A conversation for clarification

Between the moment one person asks and the other responds comes a necessary but often neglected step – a conversation between both of you to determine what’s actually being asked for.

I know it sounds obvious when said this way but how often do you take the time to talk and listen before you say ‘yes’ (which most of us are conditioned to do) or ‘no’?

Without this conversation for clarification, it’s so easy to launch into a project that’s:

  • not wanted (those three pressured and frantic days writing a financial report when all that was needed was a single paragraph summary)
  • not yours to do (the hours you spent trying to understand the figures when there’s someone else who could do it in a half hour)
  • not something you were ever really prepared to do (and now you have to find a way to wriggle out of it, or delay, or pretend you’re busy, or make excuses)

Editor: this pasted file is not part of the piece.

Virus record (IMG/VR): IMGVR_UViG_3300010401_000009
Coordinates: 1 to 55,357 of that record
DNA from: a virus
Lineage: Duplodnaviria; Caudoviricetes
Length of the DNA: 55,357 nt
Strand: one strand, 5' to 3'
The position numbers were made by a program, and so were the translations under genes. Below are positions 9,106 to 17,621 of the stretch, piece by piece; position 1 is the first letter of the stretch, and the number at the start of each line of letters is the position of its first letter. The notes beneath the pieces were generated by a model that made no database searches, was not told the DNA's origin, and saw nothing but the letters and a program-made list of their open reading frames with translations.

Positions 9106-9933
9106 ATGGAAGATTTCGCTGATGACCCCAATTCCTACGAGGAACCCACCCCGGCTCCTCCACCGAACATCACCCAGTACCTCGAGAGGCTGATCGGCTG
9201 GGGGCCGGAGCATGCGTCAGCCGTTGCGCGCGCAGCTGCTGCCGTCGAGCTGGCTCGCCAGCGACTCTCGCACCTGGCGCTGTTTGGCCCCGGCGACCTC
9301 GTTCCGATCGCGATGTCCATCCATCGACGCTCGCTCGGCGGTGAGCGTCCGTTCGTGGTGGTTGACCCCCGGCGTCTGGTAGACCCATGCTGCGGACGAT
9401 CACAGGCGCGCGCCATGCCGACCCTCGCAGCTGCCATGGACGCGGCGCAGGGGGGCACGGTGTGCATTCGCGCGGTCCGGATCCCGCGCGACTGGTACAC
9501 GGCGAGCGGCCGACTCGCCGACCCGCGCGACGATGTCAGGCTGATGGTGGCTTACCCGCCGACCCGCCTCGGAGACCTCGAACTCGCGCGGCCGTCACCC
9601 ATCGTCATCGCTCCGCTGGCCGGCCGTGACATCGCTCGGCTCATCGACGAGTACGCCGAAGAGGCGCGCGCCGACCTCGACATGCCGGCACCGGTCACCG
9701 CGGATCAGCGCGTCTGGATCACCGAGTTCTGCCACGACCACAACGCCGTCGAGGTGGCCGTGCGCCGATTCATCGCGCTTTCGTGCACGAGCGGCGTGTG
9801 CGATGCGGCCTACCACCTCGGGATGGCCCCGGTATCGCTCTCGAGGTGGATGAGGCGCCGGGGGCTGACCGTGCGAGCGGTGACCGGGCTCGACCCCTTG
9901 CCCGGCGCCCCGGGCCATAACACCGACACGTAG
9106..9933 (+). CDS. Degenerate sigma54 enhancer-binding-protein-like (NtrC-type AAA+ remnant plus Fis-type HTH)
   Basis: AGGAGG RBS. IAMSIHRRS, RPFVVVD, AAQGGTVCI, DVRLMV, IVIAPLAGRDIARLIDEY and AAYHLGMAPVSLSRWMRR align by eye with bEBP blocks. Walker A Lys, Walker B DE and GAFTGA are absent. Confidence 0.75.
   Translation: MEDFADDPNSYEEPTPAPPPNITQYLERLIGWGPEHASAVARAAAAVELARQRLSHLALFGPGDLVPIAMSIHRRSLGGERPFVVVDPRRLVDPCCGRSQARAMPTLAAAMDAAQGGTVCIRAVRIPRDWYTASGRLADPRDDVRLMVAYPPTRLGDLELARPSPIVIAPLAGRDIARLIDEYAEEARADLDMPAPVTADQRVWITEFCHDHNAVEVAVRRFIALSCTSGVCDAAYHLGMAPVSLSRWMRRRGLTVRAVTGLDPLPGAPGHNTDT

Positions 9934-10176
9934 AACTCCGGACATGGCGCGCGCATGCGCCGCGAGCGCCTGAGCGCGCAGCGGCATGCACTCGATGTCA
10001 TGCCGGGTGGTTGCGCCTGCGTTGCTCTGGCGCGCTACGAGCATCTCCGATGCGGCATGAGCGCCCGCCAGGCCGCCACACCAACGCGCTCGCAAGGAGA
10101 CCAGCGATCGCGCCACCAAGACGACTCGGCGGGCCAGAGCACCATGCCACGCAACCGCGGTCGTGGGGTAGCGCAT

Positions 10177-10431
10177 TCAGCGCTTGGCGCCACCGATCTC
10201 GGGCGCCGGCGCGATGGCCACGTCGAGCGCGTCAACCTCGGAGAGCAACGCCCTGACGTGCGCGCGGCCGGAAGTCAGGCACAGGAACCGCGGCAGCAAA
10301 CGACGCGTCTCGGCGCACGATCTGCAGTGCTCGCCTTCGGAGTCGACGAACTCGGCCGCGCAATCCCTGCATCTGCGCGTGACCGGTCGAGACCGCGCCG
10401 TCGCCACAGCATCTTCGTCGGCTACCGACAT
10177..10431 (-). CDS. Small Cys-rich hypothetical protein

Hierarchical relationships at work make this more difficult, of course. Perhaps you avoid the conversation because you don’t want to look like you don’t know, or like you’re unsure, or like you’re anything less than fully committed. And then there’s navigating feelings of uncertainty, or fear, or shame.

But how can a yes be a yes, or a no be a no, unless you understand what it is you’re saying yes or no to? And how much precious effort and time gets wasted on the ‘yes’ that was yes to the wrong thing or never really meant at all?

Photo Credit: Pulpolux !!! via Compfight cc

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